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Tax-filing tips for independent physicians and practices

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Tax-filing tips for independent physicians and practices

Tax-filing tips for independent physicians and practices April 10, 2018

The new tax plan, passed at the end of 2017, does not impact taxes that will be filed this year for 2017 income. Most of the significant changes in the tax plan will take effect with 2018 income. However, there are some timeless tips that independent physicians should note, when filing tax returns for themselves and for their independent practices. Of course, it is always best to consult a professional to ensure the tax filing is legitimate, accurate, and appropriate for each individual physician and practice.

  • Making the maximum contribution allowed to an IRA may help reduce the amount of taxable income for an independent physician. The amount of the contribution and qualifications for deducting the contribution vary.
  • An independent practice is a small business. There are a number of business deductions that can help offset income. Equipment, travel expense, professional development costs, and other business-related expenses may be deductible.
  • The practice, as an established business, may be a pass-through entity if it is a sole proprietorship, partnership, LLC, or S-corp. As a pass-through, the business income is essentially the independent physician’s income.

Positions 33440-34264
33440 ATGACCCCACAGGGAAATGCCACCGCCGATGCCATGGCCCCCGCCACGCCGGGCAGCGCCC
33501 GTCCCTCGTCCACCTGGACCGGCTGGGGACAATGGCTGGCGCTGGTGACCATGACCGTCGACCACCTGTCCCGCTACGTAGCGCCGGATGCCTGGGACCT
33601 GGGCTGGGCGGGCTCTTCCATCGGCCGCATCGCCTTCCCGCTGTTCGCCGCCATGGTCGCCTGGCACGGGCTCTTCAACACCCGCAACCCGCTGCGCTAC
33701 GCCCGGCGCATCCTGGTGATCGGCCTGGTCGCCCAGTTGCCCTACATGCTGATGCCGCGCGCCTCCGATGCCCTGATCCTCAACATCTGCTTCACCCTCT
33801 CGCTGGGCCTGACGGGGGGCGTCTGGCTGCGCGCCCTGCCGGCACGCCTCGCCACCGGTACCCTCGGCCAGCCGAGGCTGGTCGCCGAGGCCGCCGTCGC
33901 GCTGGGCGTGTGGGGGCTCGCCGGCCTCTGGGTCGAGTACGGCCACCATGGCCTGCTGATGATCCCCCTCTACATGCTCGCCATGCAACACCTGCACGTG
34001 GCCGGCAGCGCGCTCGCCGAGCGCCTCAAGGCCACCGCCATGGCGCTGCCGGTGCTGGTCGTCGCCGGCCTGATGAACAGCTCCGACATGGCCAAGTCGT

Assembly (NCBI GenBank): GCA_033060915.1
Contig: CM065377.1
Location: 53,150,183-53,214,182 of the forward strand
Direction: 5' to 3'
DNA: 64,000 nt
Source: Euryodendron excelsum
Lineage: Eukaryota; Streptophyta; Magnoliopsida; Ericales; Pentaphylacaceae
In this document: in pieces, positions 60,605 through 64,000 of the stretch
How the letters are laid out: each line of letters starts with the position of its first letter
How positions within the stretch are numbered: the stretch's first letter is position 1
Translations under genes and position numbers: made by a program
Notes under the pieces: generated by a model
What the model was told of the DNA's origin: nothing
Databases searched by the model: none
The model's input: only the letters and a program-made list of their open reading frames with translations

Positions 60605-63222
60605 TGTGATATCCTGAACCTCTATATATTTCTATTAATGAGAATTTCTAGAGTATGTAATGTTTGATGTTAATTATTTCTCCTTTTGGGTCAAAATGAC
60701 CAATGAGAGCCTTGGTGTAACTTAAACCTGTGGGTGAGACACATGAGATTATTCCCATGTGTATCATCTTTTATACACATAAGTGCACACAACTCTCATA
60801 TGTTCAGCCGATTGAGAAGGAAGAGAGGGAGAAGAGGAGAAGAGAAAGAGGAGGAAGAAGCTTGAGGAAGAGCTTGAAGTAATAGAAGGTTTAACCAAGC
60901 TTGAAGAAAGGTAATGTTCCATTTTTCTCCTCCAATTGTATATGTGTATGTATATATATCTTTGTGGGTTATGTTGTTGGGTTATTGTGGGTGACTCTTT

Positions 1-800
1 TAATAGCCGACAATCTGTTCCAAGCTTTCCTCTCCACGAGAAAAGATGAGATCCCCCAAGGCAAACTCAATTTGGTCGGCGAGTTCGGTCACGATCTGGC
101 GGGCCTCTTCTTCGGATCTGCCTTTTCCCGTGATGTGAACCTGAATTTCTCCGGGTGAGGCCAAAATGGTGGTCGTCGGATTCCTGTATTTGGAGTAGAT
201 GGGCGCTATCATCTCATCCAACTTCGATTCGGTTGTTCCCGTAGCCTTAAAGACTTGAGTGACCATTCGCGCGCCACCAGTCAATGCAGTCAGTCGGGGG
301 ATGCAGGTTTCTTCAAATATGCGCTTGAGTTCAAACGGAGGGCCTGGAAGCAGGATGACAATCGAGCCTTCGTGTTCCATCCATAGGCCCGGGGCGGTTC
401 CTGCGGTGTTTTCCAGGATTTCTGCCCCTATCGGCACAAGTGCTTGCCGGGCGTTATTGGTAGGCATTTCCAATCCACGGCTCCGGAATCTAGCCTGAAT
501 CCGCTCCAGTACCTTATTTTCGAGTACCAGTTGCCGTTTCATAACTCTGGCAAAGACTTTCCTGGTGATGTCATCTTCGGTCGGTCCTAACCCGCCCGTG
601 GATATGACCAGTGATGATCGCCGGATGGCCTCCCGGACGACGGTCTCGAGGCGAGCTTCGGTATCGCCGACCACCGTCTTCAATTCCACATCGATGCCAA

• Charitable deductions for 2017 can still make a difference for the independent physician. One financial advisor suggests that “most physicians forget that they can also donate securities from their taxable accounts.” This type of donation also enables independent physicians to potentially avoid capital gains taxes.
  • Investing in a 529 fund, a college fund for an independent physician’s children, may qualify the physician for a state tax break, depending on the state and other factors.

In 2018, some of the allowable tax deductions will change and the standard deduction on a tax return will increase. Many independent physicians who receive a paycheck from their practice will see more money in that check and, in fact, probably already have early in the year because of tax plan changes.

Planning throughout the year for possible tax deductions and liabilities will help offset the time and stress involved in gathering all the information at the end of each year for the tax preparer. Strategies planned consistently throughout the year may also help the independent physician see a healthier financial picture for the practice.